The content of this article is intended to provide a general guide to the subject matter. Specialist advice should be sought about your specific circumstances.

To print this article, all you need is to be registered on Mondaq.com.

Click to Login as an existing user or Register so you can print this article.

Authors
 
In association with
Related Video
Up-coming Events Search
Tools
Print
Font Size:
Translation
Channels
Mondaq on Twitter
 
Register for Access and our Free Biweekly Alert for
This service is completely free. Access 250,000 archived articles from 100+ countries and get a personalised email twice a week covering developments (and yes, our lawyers like to think you’ve read our Disclaimer).
 
Email Address
Company Name
Password
Confirm Password
Position
Mondaq Topics -- Select your Interests
 Accounting
 Anti-trust
 Commercial
 Compliance
 Consumer
 Criminal
 Employment
 Energy
 Environment
 Family
 Finance
 Government
 Healthcare
 Immigration
 Insolvency
 Insurance
 International
 IP
 Law Performance
 Law Practice
 Litigation
 Media & IT
 Privacy
 Real Estate
 Strategy
 Tax
 Technology
 Transport
 Wealth Mgt
Regions
Africa
Asia
Asia Pacific
Australasia
Canada
Caribbean
Europe
European Union
Latin America
Middle East
U.K.
United States
Worldwide Updates
Check to state you have read and
agree to our Terms and Conditions

Terms & Conditions and Privacy Statement

Mondaq.com (the Website) is owned and managed by Mondaq Ltd and as a user you are granted a non-exclusive, revocable license to access the Website under its terms and conditions of use. Your use of the Website constitutes your agreement to the following terms and conditions of use. Mondaq Ltd may terminate your use of the Website if you are in breach of these terms and conditions or if Mondaq Ltd decides to terminate your license of use for whatever reason.

Use of www.mondaq.com

You may use the Website but are required to register as a user if you wish to read the full text of the content and articles available (the Content). You may not modify, publish, transmit, transfer or sell, reproduce, create derivative works from, distribute, perform, link, display, or in any way exploit any of the Content, in whole or in part, except as expressly permitted in these terms & conditions or with the prior written consent of Mondaq Ltd. You may not use electronic or other means to extract details or information about Mondaq.com’s content, users or contributors in order to offer them any services or products which compete directly or indirectly with Mondaq Ltd’s services and products.

Disclaimer

Mondaq Ltd and/or its respective suppliers make no representations about the suitability of the information contained in the documents and related graphics published on this server for any purpose. All such documents and related graphics are provided "as is" without warranty of any kind. Mondaq Ltd and/or its respective suppliers hereby disclaim all warranties and conditions with regard to this information, including all implied warranties and conditions of merchantability, fitness for a particular purpose, title and non-infringement. In no event shall Mondaq Ltd and/or its respective suppliers be liable for any special, indirect or consequential damages or any damages whatsoever resulting from loss of use, data or profits, whether in an action of contract, negligence or other tortious action, arising out of or in connection with the use or performance of information available from this server.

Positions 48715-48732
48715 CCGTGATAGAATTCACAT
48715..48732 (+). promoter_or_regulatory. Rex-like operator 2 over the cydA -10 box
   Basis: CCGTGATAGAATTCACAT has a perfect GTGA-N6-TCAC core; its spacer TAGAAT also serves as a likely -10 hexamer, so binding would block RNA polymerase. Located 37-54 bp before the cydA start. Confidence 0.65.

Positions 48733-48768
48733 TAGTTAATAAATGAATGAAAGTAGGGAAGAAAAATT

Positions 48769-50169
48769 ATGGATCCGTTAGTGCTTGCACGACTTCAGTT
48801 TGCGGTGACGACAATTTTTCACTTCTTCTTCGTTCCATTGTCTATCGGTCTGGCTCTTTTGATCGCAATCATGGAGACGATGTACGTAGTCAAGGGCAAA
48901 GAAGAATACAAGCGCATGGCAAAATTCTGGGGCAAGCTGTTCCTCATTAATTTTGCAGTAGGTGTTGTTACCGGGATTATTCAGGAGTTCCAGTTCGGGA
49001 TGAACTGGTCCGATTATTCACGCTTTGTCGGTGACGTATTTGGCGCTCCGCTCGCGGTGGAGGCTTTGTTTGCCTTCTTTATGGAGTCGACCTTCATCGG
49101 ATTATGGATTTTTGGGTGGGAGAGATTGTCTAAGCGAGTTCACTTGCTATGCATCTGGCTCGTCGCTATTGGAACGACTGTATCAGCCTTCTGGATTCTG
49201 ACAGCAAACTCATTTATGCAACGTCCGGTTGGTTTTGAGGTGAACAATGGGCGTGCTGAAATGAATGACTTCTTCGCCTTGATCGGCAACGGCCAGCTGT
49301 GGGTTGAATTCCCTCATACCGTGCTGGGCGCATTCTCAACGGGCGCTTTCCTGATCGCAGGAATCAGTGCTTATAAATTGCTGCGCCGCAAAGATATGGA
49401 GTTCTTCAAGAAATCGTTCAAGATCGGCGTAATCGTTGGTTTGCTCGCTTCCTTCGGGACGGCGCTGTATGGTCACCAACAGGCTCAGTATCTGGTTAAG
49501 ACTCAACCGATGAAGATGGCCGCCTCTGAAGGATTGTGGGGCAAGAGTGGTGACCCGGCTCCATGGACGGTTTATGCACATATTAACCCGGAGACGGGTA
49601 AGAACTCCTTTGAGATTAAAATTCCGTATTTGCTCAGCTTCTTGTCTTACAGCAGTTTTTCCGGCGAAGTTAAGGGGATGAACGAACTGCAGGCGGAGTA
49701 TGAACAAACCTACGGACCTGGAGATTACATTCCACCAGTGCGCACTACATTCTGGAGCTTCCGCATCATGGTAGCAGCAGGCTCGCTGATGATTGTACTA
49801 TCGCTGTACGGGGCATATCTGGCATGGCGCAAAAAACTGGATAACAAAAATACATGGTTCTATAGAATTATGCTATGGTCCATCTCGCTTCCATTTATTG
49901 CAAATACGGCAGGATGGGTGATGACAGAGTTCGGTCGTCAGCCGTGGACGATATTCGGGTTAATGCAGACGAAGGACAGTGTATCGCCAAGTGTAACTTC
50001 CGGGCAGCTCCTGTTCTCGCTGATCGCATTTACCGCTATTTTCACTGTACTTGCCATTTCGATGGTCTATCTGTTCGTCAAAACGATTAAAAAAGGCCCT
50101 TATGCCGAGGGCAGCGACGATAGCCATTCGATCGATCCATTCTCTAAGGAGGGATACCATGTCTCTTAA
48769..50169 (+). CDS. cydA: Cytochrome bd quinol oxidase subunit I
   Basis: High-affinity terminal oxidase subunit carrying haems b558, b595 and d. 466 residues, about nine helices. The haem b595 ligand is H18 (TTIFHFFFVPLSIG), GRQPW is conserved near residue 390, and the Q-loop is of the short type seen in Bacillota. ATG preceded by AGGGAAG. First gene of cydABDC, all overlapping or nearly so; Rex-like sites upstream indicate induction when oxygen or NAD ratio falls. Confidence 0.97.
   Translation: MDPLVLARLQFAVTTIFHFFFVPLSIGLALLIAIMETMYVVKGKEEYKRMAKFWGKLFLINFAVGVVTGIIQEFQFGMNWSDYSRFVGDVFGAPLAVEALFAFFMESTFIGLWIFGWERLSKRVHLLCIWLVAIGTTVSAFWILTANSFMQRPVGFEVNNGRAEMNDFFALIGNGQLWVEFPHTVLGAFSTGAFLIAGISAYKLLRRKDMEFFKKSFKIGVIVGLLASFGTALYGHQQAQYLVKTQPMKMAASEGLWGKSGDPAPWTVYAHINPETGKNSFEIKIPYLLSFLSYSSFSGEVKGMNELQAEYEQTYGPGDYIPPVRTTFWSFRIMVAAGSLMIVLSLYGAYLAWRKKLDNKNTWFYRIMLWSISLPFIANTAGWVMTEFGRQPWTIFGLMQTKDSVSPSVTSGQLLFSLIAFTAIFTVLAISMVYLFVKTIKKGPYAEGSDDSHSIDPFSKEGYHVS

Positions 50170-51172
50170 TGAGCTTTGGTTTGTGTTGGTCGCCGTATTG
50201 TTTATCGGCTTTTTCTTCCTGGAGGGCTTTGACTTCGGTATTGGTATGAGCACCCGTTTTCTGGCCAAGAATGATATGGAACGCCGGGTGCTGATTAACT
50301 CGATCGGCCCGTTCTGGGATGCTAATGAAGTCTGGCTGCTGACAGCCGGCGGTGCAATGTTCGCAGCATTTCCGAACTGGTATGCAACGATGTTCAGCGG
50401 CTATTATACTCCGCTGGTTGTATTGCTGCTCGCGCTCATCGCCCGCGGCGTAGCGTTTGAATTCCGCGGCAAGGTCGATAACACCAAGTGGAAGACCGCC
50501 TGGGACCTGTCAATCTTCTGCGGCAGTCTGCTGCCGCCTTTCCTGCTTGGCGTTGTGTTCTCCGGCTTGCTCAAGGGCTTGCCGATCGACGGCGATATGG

The documents and related graphics published on this server could include technical inaccuracies or typographical errors. Changes are periodically added to the information herein. Mondaq Ltd and/or its respective suppliers may make improvements and/or changes in the product(s) and/or the program(s) described herein at any time.

Registration

Mondaq Ltd requires you to register and provide information that personally identifies you, including what sort of information you are interested in, for three primary purposes:

  • To allow you to personalize the Mondaq websites you are visiting.
  • To enable features such as password reminder, newsletter alerts, email a colleague, and linking from Mondaq (and its affiliate sites) to your website.
  • To produce demographic feedback for our information providers who provide information free for your use.

Mondaq (and its affiliate sites) do not sell or provide your details to third parties other than information providers. The reason we provide our information providers with this information is so that they can measure the response their articles are receiving and provide you with information about their products and services.

If you do not want us to provide your name and email address you may opt out by clicking here .

If you do not wish to receive any future announcements of products and services offered by Mondaq by clicking here .

Information Collection and Use

We require site users to register with Mondaq (and its affiliate sites) to view the free information on the site. We also collect information from our users at several different points on the websites: this is so that we can customise the sites according to individual usage, provide 'session-aware' functionality, and ensure that content is acquired and developed appropriately. This gives us an overall picture of our user profiles, which in turn shows to our Editorial Contributors the type of person they are reaching by posting articles on Mondaq (and its affiliate sites) – meaning more free content for registered users.